How Fans, Players and Teams Are Staying Connected
Before we begin today’s article, we ask that you please stand and remove your hats as we honor our nation with the singing of the National Anthem, performed (from home) by Chicago Blackhawks very own, Jim Cornelison.
[Insert Thunderous Applause]
While Jim has to worry about a noise complaint from his neighbors, we’re able to dive into a topic that has become very interesting the last few weeks: How fans, athletes, and teams are connecting with each other during this pandemic.
Without a doubt, players yearn to get back to their respective games and fans are clamoring to file back into stadiums to see them. Absence not only makes our collective hearts grow fonder, but it’s allowing creative ways for teams and their players to stay connected in these uncertain times.
Here are a few interesting ways these things are happening as we speak:
🥰 Keeping us Dreaming, From Afar
Opening Day was supposed to be our annual journey from the doldrums of winter to the beauty of spring. A season of renewal. And baseball. Instead, the pandemic has kept us inside and the ballparks shuttered.
The Boston Red Sox kept their fans dreaming just a bit by allowing them to visit the park from the comforts of home. Through Augmented Reality (AR) overlays in Snapchat, fans could ‘step inside the park’ and receive a warm message from the team and take a peek behind the belly of the Green Monster, home of the team’s legendary scoreboard.
🚪A New Door Opens to the Past
With a lot of spare time and no sports, some teams have gotten very creative about packaging up highlights to keep fans engaged. On April 3, Arsenal appears to be the first team to show this clever edit. Since, teams have created slick highlights hidden behind doors that bring fans back to some of the team and players greatest plays.
📱Draft goes Virtual
The upcoming NFL Draft was supposed to be the splashiest yet. Boats were going to take draft selections to the stage across the water in front of the Venetian. Crowds would be everywhere, up and down the strip. This would be a grand entrance to welcome the NFL and the Raiders to Las Vegas. Now, the league is finalizing plans that would turn NFL team owners and coaching staff into everyday-Joes, drafting from their homes. EA Sports will celebrate prospects who won’t get the chance to get on stage by crafting a virtual moment of them officially joining the NFL. EA is working with players who will tell them exactly how they intend to honor that moment with the commissioner on stage for fans to see across the globe.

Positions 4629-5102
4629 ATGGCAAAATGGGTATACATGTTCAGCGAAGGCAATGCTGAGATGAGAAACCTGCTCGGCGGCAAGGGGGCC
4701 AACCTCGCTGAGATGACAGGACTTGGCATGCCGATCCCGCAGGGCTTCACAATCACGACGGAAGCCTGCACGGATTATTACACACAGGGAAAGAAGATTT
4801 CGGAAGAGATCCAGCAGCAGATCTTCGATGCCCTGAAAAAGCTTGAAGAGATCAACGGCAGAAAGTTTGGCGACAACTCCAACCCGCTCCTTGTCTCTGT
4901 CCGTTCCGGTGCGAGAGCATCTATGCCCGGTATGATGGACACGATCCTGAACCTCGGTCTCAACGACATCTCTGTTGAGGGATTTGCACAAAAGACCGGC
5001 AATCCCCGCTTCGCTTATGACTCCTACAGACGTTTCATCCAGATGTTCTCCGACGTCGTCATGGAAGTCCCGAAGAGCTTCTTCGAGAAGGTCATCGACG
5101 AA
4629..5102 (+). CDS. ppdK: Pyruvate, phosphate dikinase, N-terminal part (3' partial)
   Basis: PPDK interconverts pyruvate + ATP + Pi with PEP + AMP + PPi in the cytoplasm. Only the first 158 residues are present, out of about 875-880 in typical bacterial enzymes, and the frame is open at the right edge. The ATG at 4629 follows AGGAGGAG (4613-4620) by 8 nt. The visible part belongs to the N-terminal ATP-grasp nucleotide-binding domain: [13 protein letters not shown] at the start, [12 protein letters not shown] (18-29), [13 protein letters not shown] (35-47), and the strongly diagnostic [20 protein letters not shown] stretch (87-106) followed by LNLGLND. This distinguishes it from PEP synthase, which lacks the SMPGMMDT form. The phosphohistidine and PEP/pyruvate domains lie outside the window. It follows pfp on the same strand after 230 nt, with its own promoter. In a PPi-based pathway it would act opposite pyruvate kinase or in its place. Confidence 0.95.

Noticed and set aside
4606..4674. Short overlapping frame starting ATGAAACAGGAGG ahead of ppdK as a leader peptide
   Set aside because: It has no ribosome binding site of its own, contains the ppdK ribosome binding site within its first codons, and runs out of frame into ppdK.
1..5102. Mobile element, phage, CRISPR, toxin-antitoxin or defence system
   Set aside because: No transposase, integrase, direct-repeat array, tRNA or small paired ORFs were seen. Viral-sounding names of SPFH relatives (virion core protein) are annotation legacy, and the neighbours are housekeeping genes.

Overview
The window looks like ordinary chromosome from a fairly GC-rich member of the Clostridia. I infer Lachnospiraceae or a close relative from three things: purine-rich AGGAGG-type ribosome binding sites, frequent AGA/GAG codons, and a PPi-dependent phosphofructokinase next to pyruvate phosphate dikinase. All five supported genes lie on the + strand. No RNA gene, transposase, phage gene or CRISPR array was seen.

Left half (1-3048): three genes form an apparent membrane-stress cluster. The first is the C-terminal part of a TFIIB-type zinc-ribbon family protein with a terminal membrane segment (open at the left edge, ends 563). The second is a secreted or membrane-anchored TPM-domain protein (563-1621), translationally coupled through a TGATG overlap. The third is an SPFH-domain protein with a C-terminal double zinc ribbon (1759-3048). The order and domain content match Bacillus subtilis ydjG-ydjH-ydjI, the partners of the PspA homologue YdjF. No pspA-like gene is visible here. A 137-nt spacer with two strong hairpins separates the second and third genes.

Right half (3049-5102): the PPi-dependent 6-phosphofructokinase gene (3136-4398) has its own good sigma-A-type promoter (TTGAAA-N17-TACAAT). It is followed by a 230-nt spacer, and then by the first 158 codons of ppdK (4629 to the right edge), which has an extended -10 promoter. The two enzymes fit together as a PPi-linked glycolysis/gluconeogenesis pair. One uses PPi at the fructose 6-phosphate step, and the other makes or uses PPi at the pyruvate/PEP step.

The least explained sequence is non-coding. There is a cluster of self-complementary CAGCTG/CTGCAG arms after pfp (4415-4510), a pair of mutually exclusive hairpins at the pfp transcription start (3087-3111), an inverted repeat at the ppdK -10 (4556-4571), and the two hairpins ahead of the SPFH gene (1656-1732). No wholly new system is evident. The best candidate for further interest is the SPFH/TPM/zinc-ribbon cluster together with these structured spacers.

🏃🏻♂️Training For All
As NBA players are quarantining just like us regular folks, they’re facing many of the same challenges with keeping their workouts going. Milwaukee Bucks star Giannis Antetokounmpo doesn’t have a basketball hoop at his home, so he has focused on other exercise regimens. When the pandemic shut down the NBA season, Houston Rockets trainer, Willie Cruz got a suggestion from the team’s digital content team to start an at-home training program via video. The workouts Cruz created were designed for a shorter-term pause and geared towards encouragement and relatability. Turns out, the team realized that it would be a perfect thing to send to fans stuck at home wondering how they could stay motivated. In late March, the team published their first workout to their 22 million social followers to teach them simple stretches they can do from home.
📺 Programming Adjustments
With the lack of live, televised sporting events, programmers have really had to think about how to adjust their programming schedules. We’re not sure how they did it with decades of games to choose from, but MLB curated their 30 must-watch games fans can watch for free on their vault.
🏟The State of Fan & Player Engagement
Technology is changing the way we watch and consume sports.
Professional sporting teams and leagues have made significant investments in dedicating resources to improving this experience. Much like any brand or company looking to be successful, the focus is on building and maintaining relationships with the consumers. For sports, social media, television, and emerging platforms are helping build stronger relationships with their fans.
According to a 2019 survey by Scrum Ventures, 78 percent of people acknowledged that experts, investors, team founders, and league professionals said fan engagement technologies like live-streaming, esports, and content platforms would help drive powerful results for the coming year.
Long before the pandemic, technology was changing the way we enjoy and engage with sports. The absence of sports during this global crisis is underscoring the desire both fans and players have to connect with each other off the court. A stronger relationship with fans helps create value within a sporting organization in a myriad of ways from adding subscribers to digital platforms and providing valuable data about how fans interact with players.
“Fans want to be on that field. They want to be their favorite players.” – Chris Kluwe, former Minnesota Vikings punter.
Before the pandemic, the next five years were critical to building and strengthening the conduit by which fans and players engaged through live video content, team-generated content, fan-generated content, and VoD. With increasing downtime, many of the ways that fans and players are connecting now will likely speed this time window forward. When sports return, the pent-up demand to reconnect and share in the joy of the game will be bigger than ever before.